Personalising approaches to reducing sedentary behaviour in the promotion of metabolic health: extending the evidence base

2017-12-20T13:48:10Z (GMT) by Matthew McCarthy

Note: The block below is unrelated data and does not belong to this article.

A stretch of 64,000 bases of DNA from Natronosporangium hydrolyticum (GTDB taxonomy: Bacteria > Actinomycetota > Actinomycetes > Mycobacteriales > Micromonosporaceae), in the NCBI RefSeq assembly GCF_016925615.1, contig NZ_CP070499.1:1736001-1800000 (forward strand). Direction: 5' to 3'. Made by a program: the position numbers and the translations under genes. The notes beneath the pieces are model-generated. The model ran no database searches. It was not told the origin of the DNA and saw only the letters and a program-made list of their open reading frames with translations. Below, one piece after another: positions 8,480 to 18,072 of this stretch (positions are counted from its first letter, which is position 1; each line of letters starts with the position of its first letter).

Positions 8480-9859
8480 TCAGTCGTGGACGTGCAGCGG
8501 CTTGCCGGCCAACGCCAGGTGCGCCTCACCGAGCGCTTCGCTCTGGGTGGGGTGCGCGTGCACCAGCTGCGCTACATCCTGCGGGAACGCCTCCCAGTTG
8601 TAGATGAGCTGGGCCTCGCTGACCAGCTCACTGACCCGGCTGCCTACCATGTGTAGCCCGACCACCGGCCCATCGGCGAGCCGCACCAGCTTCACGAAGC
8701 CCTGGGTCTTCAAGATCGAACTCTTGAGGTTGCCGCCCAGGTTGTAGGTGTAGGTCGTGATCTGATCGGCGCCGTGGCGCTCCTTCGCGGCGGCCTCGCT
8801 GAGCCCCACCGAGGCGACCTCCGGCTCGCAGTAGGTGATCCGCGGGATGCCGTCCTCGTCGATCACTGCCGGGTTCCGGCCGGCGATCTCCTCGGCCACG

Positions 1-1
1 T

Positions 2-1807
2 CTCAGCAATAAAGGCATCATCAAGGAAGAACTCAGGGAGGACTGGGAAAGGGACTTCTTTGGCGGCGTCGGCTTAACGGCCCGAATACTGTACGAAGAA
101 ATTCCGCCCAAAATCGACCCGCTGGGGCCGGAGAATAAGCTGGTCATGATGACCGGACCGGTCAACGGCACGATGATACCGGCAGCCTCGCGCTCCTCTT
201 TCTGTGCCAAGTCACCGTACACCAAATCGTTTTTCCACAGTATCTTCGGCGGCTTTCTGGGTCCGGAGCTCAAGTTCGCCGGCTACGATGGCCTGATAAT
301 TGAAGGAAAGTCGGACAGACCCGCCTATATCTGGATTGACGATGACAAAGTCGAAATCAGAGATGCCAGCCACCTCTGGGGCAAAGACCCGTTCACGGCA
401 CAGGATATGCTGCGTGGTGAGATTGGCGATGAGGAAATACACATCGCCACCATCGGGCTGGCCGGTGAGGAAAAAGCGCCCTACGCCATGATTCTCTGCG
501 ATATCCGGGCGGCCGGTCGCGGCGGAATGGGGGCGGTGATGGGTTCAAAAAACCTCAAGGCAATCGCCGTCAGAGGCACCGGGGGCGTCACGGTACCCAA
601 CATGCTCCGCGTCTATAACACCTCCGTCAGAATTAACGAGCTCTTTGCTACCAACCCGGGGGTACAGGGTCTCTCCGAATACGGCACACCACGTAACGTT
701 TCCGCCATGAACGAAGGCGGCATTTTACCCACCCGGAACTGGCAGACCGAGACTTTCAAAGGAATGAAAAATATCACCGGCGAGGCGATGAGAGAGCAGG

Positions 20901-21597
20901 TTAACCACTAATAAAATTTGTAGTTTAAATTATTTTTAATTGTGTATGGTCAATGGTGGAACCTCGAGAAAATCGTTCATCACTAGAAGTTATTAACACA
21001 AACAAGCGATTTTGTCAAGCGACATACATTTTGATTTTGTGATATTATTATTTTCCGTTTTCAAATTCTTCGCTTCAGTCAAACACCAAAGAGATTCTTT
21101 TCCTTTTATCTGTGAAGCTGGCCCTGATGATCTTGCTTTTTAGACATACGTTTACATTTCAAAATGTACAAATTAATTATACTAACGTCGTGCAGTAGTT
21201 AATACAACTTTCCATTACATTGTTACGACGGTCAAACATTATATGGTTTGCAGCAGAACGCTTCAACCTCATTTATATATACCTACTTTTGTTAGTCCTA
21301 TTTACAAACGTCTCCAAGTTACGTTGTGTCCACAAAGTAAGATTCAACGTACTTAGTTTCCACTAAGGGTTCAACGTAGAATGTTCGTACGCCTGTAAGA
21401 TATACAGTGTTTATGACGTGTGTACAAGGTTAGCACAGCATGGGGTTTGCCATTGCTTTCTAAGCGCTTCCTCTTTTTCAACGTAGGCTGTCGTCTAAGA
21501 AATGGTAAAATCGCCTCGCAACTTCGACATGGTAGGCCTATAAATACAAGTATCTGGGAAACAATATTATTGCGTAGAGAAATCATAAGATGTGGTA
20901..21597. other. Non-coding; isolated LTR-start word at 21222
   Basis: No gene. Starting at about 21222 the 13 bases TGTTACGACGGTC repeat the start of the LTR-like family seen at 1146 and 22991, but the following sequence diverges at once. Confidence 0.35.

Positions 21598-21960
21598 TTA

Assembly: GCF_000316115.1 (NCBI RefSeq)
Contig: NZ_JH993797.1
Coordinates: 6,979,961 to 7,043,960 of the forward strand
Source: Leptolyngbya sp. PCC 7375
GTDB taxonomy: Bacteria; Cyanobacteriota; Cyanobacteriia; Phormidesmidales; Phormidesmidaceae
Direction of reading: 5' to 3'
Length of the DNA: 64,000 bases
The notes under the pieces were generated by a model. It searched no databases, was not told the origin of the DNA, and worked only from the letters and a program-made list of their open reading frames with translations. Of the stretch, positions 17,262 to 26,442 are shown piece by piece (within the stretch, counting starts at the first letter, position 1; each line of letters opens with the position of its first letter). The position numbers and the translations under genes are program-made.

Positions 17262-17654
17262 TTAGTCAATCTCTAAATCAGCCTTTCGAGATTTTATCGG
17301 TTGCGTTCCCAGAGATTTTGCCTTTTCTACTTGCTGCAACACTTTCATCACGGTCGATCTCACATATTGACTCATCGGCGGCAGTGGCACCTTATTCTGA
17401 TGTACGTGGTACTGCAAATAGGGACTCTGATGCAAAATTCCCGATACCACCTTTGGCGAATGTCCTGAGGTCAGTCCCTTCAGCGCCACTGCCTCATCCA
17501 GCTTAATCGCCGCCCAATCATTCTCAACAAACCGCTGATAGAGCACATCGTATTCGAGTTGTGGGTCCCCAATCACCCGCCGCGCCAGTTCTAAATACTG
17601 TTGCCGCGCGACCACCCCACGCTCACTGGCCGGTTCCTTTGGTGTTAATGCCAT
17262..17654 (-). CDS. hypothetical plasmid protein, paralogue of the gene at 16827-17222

Background: Sedentary behaviour has emerged as an independent risk factor for unfavourable metabolic health outcomes, including Type 2 Diabetes Mellitus (T2DM). Through an acute experimental setting, it has recently been demonstrated that breaking up sitting time through short, regular light physical activity breaks (in the form of standing, walking and resistance exercise) can be an effective way to reduce postprandial glycaemia. In order to embark on a personalised approach to reducing sedentary behaviour, more information is required about how other health behaviours interact with it, and whether alternative modes of activity breaks can instigate glycaemic improvements. It is also apparent that little is known about the chronic glycaemic impacts of reducing sedentary time when accounting for other health behaviours, this warrants further exploration. Aims: 1. Design and conduct an experimental trial establishing the modifying impact of cardio‐respiratory fitness (CRF) on glycaemic responses to prolonged sitting and light activity breaks. 2. Design and conduct an experimental trial establishing whether breaking up sedentary time with activity breaks, while remaining in a seated posture, is an effective way to attenuate postprandial glycaemia in those at high risk. 3. Prospectively determine whether reductions in sedentary time are associated with long‐term glycaemic benefit in those at high risk when accounting for other health behaviours such as weight management and exercise. Key Findings: 1. Individuals with low CRF had worse glycaemic responses during prolonged sitting and gained the most metabolic benefit from light activity breaks. 2. Performing regular, short bouts of upper body activity during prolonged sitting effectively reduced postprandial glycaemia despite maintaining a seated posture. 3. Change in sedentary time was not significantly associated with change in HbA1c after adjustment for change in MVPA time. Conclusions: Efforts to tackle sedentary behaviour in the promotion of metabolic health may be optimised by tailoring to an individual’s CRF level. This and the notion that sitting per se may not be responsible for the metabolic downfalls of sedentary behaviour demonstrates potential for personalisation of strategies in those with contraindication to weight bearing activity. Future research directly extending acute trials through longer term interventions are necessary to truly elucidate whether glycaemic adaptations, such as a change in HbA1c, are evident from reductions in sedentary time over a prolonged period.

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